The Carolina Dog is a rare, but surprisingly old dog breed that is native to the United States. They are independent, medium-sized, nimble dogs who are renowned for being exceptionally clean. Other names for the Carolina Dog include the Yellow Dog, American Dingo, Dixie Dingo, and Yaller.
Because these purebred dogs aren’t that well known, they are often mistaken for mutts in animal shelters. The classic Carolina dog has pointed ears, a snout resembling a fox, and a tail that, when raised, twists like a fishhook. Although they resemble Australian dingoes, they are canis familiaris. They make great working dogs, village dogs, but workout buddies as well.
These dogs are pack animals at heart, and they would flourish in homes with both people and other dogs. You must keep a close eye on them near other tiny animals since they have a strong prey drive. They adore large households and those with yards for them to play in. Carolina Dogs are highly devoted to their owners and are kind and fun around children. They would make amazing family dogs for active people living in rural areas.
As great as these dogs are, there is probably a lot about them that you don’t even know by now. That’s why we will do a deep dive and see what it is that makes the Carolina dog so special. Be prepared that by the end of this article you will be more than ready to adopt one of these babies and call them your own.
The Carolina dog is a pretty recent breed, whereas several breeds have been improved and standardized for decades (or even centuries) by natural selection to form this robust and sturdy canine. According to the Saving Carolina Dogs rescue, the dogs were discovered roaming lose in the Southeastern United States in the 1970s.
So, from where did these dogs originate? According to North Carolina Public Radio, it is believed that Carolina dogs and the Asian pariah dog are descended from dogs that crossed the Bering land bridge with their human ancestors some 12,000 years ago. These puppies were probably long-term Native American companions, according to archaeological findings and DNA research.
I. Lehr Brisbin, a biologist and former researcher at the University of Georgia’s Savannah River Ecology Lab, is credited with discovering and naming the breed. He observed wild dogs on his excursions into the farms and swamps of the Savannah River Site. The live traps he used to observe other species occasionally caught the dogs.
They have been sighted in some areas of Georgia and South Carolina over the past several hundred years, where they have been living in the wild. Eventually, the Carolina Dog was rediscovered and domesticated. They go by the names Dixie Dingo, American Dingo, Yaller, and Yellow Dog as well.
Ancient Native American Indian burial mounds have yielded bones that resemble those of the Carolina Dog, indicating that these animals were probably kept by American Indians as pets for a long time. The Carolina dog was first registered by the United Kennel Club in 1996. And in 2017, the American Kennel Club recognized the Carolina Dog as a distinct breed.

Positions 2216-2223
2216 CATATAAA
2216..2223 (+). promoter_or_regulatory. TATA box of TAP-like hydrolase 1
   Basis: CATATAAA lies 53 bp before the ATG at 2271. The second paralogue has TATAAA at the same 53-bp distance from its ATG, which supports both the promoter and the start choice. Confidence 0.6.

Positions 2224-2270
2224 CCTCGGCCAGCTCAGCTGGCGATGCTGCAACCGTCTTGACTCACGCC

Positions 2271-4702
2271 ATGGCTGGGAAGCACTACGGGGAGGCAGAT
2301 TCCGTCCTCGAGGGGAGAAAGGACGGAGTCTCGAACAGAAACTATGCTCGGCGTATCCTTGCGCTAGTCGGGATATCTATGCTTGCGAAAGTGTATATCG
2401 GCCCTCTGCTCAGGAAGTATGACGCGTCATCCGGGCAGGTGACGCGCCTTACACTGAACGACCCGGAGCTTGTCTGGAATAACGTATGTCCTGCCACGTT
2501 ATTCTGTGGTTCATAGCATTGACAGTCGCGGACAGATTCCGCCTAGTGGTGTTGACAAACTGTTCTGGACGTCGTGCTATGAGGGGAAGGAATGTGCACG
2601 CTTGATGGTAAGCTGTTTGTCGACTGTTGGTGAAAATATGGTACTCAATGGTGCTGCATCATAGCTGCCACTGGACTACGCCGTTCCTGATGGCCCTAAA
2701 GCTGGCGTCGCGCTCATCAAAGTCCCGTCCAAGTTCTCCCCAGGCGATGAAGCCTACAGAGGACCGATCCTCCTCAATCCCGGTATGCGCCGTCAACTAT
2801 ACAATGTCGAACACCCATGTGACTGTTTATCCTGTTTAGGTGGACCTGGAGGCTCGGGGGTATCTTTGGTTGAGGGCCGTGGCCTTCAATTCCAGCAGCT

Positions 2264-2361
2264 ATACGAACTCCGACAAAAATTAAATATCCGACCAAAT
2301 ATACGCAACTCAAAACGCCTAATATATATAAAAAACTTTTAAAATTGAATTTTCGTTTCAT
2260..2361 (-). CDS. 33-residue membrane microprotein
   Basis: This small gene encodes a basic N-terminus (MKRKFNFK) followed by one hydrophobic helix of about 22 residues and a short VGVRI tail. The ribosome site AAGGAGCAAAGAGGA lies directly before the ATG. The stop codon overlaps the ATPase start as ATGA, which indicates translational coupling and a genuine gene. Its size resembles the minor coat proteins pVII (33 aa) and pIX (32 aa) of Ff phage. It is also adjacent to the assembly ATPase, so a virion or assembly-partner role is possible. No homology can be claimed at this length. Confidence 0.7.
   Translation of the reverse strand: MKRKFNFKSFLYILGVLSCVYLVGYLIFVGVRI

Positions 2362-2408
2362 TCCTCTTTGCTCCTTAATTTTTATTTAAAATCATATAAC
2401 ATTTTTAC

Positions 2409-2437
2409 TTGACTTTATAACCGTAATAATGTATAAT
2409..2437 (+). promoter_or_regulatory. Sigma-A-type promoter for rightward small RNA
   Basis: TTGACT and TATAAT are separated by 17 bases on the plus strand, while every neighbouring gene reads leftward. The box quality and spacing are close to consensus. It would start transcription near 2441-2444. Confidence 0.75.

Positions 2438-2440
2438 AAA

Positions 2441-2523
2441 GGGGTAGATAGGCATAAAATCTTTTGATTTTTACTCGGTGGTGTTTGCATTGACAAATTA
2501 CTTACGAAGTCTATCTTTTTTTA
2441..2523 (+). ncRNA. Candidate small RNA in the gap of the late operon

The Carolina dog is perhaps the ideal example of a man’s best friend: devoted, entertaining, watchful, and constantly eager for exploration. Carolina dogs are a relatively recent domesticated species that are renowned for being incredibly dedicated friends to humans they form strong bonds. These active, athletic pets must be close to their family since they have a strong pack mentality.
The Carolina Dog is extremely devoted to its owners and will develop close relationships with them, although they are not too effusive with licks and cuddles. They are good watchdogs since they are apprehensive of strangers and may display their suspicion.
Despite their high level of intelligence, Carolina Dogs are also stubborn by nature. Although they could be difficult to train, they do have a desire to please. Use positive reinforcement and exercise patience. The Carolina Dog is additionally characterized as being strong, hushed, kind, courageous, cunning, and resourceful. They have been independent for hundreds of years, making them natural hunters with a wide range of climatic and lifestyle adaptations.
Being a pack dog, the Carolina Dog shouldn’t be left alone. This puppy would not do well in isolation. This dog enjoys playing with children, especially those they view as members of their family. As a pack dog, the Carolina Dog will thrive in a home where there are other dogs as well. Despite its affinity for other dogs, this breed has a high prey drive, so exercise caution around other small animals. But if you socialize your dog on time, he should be fine even around small kids and animals.
Caring for a Carolina dog
When it comes to caring for a Carolina dog, the last thing that you have to worry about is grooming. These puppies have a tendency to groom themselves like cats, so regular brushing and, if they come into contact with anything exceptionally filthy or unpleasant while exploring, an occasional wash, will keep them clean. You can also keep their mild shedding under control with brushing and baths.
Carolina dogs, like all breeds, learn best through positive reinforcement training and need their owner to be consistent and patient. Never be afraid to ask for assistance or enroll your dog in dog training classes. An important aspect of canine care is making sure Carolina canines get adequate playtime, exercise, and mental stimulation through athletic endeavors. In order to pass the time, a bored Carolina dog will bark, climb, dig, chew, and jump.